1. My game is coming along nicely, however I've run into some hardware-specific problems. After expanding my code I now experience quite some lagging and flickering of my sprites. I assume this is due too much code being executed (execution is taking too long). Is there anything I can do about this (except reducing running code of course) ?

2. From what I understood the system runs constantly at 60 FPS, so I have a set amount of time per frame. Is that the time between the vertical blanks? Concerning the code being executed, if it takes longer than the given time I have per frame, does the SNES just draw the current status of the game while the code is still performing in the background?

3. Whenever a gameobject is destroyed, its sprite remains at the last given position on the screen. Thus I reset all SNES-sprites at the beginning of each frame so they are not visible anymore. Is there any other way to do that? And what can I do to make a specific sprite really invisible (not just giving them position 0,0)?

Thanks in advance again! I'm looking forward to getting a small game done! :)


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PostPosted: Fri Nov 27, 2009 6:08 pm 
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I understand that you are familiar with how games work, and your biggest problem is implementing what you already know in an old gaming console. Having made that transition myself I do believe I can help you out a bit.

I'll try to answer what I can, but since I don't know much about the SNES itself (it's not among the consoles I have programmed for), I'll leave anything too specific for other people to answer.

AndiNo wrote:
After expanding my code I now experience quite some lagging and flickering of my sprites. I assume this is due too much code being executed (execution is taking too long).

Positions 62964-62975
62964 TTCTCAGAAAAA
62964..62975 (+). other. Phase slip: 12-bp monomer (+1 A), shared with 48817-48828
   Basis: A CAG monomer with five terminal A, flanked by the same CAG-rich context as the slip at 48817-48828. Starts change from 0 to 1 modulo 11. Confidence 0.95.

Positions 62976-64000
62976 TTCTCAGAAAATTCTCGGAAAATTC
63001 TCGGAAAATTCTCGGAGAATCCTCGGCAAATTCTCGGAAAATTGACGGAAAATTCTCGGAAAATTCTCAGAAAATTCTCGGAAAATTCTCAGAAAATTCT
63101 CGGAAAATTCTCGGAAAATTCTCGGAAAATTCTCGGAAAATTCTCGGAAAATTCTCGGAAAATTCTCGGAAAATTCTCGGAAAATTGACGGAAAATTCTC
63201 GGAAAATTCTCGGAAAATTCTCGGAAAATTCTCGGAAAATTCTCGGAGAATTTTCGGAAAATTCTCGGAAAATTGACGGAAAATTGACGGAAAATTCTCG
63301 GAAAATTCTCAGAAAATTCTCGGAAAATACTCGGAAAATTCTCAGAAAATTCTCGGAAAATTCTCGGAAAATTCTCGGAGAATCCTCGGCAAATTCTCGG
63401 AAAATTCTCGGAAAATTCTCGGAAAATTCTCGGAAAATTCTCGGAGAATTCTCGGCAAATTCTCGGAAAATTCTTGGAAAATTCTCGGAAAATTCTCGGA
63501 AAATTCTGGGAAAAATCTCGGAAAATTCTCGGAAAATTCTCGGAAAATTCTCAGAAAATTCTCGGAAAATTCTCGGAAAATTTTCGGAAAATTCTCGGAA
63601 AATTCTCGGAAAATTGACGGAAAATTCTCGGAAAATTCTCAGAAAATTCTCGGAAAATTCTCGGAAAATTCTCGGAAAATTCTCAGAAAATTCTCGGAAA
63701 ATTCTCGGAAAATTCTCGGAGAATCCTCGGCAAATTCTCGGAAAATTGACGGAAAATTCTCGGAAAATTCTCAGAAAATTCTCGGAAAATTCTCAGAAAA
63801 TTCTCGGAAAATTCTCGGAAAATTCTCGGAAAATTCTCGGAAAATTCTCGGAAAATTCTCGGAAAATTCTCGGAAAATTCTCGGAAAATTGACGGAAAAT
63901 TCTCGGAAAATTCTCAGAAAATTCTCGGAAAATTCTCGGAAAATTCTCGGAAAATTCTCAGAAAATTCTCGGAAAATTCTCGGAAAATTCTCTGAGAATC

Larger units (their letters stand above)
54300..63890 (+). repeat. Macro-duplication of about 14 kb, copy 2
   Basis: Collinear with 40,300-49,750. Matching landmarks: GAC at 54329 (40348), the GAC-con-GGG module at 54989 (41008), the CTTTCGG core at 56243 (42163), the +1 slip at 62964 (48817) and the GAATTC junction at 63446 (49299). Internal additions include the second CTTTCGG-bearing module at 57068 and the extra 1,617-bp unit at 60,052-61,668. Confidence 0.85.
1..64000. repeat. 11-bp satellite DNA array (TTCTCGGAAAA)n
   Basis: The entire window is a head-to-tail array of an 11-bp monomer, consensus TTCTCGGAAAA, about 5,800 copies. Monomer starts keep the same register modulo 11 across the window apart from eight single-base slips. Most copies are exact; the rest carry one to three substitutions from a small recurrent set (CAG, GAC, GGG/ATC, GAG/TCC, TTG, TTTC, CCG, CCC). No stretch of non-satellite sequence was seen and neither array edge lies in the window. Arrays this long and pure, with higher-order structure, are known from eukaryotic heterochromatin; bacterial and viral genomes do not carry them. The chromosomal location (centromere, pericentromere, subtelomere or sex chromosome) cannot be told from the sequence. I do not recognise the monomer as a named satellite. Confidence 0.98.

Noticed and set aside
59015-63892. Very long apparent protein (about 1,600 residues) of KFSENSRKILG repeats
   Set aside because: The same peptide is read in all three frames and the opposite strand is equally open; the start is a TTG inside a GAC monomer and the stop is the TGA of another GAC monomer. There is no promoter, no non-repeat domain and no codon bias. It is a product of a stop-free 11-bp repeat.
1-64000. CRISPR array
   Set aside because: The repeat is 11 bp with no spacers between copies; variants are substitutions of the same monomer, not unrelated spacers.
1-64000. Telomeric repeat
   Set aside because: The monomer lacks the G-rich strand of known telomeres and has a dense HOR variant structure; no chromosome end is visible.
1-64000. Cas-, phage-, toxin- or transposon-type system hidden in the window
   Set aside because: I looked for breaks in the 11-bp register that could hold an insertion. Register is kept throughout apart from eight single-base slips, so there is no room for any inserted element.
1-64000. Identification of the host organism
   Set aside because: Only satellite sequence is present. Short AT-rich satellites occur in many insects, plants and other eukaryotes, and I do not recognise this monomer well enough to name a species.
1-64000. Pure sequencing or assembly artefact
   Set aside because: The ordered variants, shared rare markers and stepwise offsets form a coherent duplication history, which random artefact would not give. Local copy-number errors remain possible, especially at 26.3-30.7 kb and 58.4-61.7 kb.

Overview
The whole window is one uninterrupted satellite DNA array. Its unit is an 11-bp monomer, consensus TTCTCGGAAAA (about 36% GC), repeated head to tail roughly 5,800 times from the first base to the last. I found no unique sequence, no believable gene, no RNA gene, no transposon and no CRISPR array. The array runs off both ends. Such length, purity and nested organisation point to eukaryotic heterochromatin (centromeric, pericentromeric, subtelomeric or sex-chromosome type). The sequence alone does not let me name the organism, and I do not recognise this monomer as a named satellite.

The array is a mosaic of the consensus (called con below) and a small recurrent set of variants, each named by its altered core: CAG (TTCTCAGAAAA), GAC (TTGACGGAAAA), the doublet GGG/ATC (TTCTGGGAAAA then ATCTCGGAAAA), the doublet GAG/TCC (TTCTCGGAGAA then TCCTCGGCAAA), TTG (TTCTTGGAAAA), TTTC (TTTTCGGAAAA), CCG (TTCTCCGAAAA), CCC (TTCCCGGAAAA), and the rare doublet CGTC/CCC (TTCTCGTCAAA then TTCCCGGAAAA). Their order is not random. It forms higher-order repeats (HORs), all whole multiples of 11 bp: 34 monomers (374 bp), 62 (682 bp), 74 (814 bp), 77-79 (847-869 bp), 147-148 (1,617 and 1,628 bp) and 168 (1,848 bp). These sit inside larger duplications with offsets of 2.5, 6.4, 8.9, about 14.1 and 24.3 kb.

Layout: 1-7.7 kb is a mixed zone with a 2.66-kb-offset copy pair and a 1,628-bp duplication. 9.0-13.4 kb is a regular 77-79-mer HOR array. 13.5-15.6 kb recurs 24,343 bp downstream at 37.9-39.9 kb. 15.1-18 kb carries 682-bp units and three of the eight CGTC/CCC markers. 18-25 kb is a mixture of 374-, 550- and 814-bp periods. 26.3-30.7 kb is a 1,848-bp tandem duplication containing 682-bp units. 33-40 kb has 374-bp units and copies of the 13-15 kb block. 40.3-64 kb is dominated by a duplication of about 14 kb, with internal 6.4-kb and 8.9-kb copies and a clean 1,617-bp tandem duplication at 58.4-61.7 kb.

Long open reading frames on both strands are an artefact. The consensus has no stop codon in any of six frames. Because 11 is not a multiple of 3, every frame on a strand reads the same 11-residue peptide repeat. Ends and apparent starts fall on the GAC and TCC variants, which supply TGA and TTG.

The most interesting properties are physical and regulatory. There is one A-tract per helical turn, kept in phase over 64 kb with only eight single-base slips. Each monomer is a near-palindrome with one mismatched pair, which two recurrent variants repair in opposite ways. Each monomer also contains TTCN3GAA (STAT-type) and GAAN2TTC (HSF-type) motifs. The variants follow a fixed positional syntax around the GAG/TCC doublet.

Hard to know without knowing more about how you coded it.

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Is that the time between the vertical blanks?

Yeah, usually you use the time between vertical blanks to calculate all the game logic and generate the data you need to update the video, and vertical blank is the time when you do all the video updates, using the data you calculated earlier.

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Concerning the code being executed, if it takes longer than the given time I have per frame, does the SNES just draw the current status of the game while the code is still performing in the background?

It depends on how you code the game. Your program should be able to tell when a frame wasn't enough time to calculate everything, in which case you don't perform video updates, or else you'd get a corrupt frame (this might be what's causing the problem you described before).

When playing games you can often see that when there are too many objects on screen at once the games lag. Usually, you don't do any video updates when a lag frame is detected, because you don't want to use partially processed data or anything like that, so you just keep calculating the game logic until it's done, and hopefully by the next VBlank everything will be ready. Because of this players get the impression that the things are in "slow motion".

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Whenever a gameobject is destroyed, its sprite remains at the last given position on the screen. Thus I reset all SNES-sprites at the beginning of each frame so they are not visible anymore. Is there any other way to do that?

Why don't you make the object's destructor place the sprites it was using off screen? In most NES games, the sprites are usually all reset (put off screen) to be reused by the objects as necessary every frame, but this is partially done because of sprite cycling as well, so I'm not sure if this is common on SNES games. Genesis/MD games seem to do it like in the NES though.